Impact of human disturbances on woody species diversity, structure and land cover change in and adjacent to Agoro Agu Central Forest Reserve, Uganda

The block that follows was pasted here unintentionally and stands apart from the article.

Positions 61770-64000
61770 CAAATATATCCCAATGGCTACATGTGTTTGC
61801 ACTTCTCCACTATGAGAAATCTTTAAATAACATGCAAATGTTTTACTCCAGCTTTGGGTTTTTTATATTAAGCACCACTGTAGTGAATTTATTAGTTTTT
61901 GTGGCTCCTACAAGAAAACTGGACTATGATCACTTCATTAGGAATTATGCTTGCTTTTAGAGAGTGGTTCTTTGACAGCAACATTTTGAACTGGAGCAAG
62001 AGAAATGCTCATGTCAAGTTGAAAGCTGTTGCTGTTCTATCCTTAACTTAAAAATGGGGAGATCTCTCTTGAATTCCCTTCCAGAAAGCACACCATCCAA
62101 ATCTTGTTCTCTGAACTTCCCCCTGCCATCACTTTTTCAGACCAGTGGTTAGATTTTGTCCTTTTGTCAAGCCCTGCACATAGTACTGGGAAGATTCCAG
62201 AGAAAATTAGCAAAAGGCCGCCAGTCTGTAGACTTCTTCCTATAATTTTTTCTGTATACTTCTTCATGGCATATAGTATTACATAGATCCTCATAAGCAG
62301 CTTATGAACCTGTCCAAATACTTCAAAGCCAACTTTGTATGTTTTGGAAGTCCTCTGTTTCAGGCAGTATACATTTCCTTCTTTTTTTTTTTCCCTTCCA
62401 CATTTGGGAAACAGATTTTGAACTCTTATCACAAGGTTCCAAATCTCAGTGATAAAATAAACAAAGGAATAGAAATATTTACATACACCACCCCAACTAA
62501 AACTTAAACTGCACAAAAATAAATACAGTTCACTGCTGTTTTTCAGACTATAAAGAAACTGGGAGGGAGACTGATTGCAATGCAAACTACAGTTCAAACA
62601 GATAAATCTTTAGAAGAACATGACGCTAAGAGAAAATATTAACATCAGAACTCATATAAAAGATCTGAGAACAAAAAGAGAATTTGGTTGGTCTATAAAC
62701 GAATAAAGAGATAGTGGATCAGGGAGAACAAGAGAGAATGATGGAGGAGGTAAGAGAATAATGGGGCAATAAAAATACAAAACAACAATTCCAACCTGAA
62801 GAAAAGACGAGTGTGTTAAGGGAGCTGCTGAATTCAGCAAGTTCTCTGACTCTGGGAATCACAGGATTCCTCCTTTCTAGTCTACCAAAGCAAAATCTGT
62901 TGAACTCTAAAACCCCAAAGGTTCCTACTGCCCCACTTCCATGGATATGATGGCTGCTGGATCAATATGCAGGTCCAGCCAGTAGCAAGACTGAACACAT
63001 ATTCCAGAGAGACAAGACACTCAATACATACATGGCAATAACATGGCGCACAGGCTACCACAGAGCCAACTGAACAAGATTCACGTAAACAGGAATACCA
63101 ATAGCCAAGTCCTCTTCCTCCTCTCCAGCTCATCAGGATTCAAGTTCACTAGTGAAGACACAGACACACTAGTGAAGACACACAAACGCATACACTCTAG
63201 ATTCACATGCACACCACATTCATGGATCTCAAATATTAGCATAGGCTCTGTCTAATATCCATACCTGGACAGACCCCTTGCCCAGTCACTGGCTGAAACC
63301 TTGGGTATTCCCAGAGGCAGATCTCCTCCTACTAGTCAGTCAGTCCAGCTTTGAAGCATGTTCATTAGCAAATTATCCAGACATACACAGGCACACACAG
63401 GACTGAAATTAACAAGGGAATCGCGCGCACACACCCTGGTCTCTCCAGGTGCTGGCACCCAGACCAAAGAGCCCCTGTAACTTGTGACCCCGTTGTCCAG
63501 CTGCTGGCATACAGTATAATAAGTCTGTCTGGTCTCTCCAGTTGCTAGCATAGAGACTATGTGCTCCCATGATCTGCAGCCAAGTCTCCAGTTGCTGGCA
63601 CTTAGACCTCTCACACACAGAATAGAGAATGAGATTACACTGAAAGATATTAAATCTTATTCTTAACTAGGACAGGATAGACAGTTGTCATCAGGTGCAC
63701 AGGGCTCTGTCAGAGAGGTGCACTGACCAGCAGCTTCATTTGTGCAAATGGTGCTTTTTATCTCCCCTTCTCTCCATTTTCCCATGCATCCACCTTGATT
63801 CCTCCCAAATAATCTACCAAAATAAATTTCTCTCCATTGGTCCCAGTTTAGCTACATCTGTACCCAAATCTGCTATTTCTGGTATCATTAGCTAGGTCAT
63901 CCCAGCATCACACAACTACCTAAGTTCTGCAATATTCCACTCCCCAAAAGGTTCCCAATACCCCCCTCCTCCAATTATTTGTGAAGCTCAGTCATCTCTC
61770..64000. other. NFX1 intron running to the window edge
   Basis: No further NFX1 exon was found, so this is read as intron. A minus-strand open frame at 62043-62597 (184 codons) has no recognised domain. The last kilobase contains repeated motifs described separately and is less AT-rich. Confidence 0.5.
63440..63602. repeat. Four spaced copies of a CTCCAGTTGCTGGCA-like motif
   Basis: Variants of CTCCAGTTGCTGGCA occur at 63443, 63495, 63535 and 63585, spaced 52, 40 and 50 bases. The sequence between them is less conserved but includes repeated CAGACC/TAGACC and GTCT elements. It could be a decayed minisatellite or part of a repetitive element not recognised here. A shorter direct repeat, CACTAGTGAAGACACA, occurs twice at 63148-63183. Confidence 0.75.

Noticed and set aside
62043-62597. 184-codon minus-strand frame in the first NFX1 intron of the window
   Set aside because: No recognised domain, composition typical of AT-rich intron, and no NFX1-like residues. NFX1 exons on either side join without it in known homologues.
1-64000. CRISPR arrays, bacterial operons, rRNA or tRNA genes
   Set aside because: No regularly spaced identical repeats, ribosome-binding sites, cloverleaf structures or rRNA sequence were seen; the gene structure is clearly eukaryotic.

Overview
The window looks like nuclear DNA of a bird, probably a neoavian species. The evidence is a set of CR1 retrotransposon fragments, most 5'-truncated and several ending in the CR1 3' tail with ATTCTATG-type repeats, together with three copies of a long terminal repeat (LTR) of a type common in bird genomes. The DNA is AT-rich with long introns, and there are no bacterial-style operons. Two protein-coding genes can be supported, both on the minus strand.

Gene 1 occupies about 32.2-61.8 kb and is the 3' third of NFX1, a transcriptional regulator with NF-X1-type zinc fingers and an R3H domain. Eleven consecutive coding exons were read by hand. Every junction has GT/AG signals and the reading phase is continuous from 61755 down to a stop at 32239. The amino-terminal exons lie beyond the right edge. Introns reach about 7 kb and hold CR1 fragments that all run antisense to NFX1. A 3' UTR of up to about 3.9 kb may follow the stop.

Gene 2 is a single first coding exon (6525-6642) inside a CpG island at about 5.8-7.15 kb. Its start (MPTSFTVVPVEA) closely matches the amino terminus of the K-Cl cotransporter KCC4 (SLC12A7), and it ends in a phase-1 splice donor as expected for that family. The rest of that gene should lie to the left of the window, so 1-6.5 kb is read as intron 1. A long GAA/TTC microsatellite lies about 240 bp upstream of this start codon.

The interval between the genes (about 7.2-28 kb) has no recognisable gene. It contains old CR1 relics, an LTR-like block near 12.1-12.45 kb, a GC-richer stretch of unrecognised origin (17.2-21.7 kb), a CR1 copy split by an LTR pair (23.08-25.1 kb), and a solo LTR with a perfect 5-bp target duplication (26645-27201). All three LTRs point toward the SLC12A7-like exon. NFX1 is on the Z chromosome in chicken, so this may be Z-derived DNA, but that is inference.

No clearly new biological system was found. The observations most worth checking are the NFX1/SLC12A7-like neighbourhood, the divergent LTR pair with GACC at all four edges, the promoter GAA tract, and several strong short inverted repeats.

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This study was conducted to assess impact of human disturbances on woody species diversity, structure and land cover change in and adjacent to Agoro Agu Central Forest Reserve (CFR) in Lamwo District. Specific objectives were; 1) to determine the influence of human disturbances on woody species diversity and structure 2) to determine the influence of other environmental variables on woody species distribution, 3) to establish the trends in land use/cover change in and adjacent to Agoro Agu CFR in the years 1987,2001 and 2010. Data collection involved ecological survey, use of Global Positioning System (GPS) and remotely sensed LANDSAT 7 Satellite Images of 1987, 2001 and 2010. Biophysical data on woody species was collected using systematic sampling. Transects of 1800 meters were laid running from settlements‟ edge towards the interior of the forest and devided into two equal parts of 900m each forming areas adjacent and in the forest respectively. Land use/cover analysis was carried out using Erdas Imagine 9.1 and ArcGIS 9.3. The study documented 97 woody species; 63 were common to both areas, whereas 20 woody species and 14 woody species were unique to areas in and adjacent to Agoro Agu CFR respectively. In both areas, Acacia hockii had the highest number of individuals. Shannon diversity index was 3.6 and 3.5 in and adjacent to Agoro Agu CFR respectively. Jaccard coefficient of community similarity was 0.65. Human disturbances such as cultivation, bushfire and tree cutting significantly influenced woody species diversity whereas other environmental variables such as slope, undergrowth, sandy soil, and fallow influenced distribution of woody species. The woody species population structure raises conservation concern because it showed a weak inverse J shape. Forest and woodland covers seem to be progressively changing to undesirable land use/covers such as grassland to subsistence farmland to bare land and the major changes occurred between 2001 and 2010. This trend is worrying as human population and activities increase in the adjacent communities in both Uganda and Republic of South Sudan. Therefore, there is need for continuous forest protection from human encroachment with attention paid to different woody species in different land uses. Besides, further studies which are more compressive in coverage considering both the socio-economic and physical aspects including modeling of species-environment variables to predict their occurrence in un-accessible areas will be vital. Immediate interventions that can halt conversion of forest and woodland to other un-desirable land uses are required. An Integrated environmental awareness and conservation education programme in adjacent communities to the CFR should form part of these interventions. Finally, with the relative return of peace in Northern Uganda including Agoru Agu CFR, special focus is required for improved livelihoods of the adjacent communities to promote forest-community co-existence and sustainability.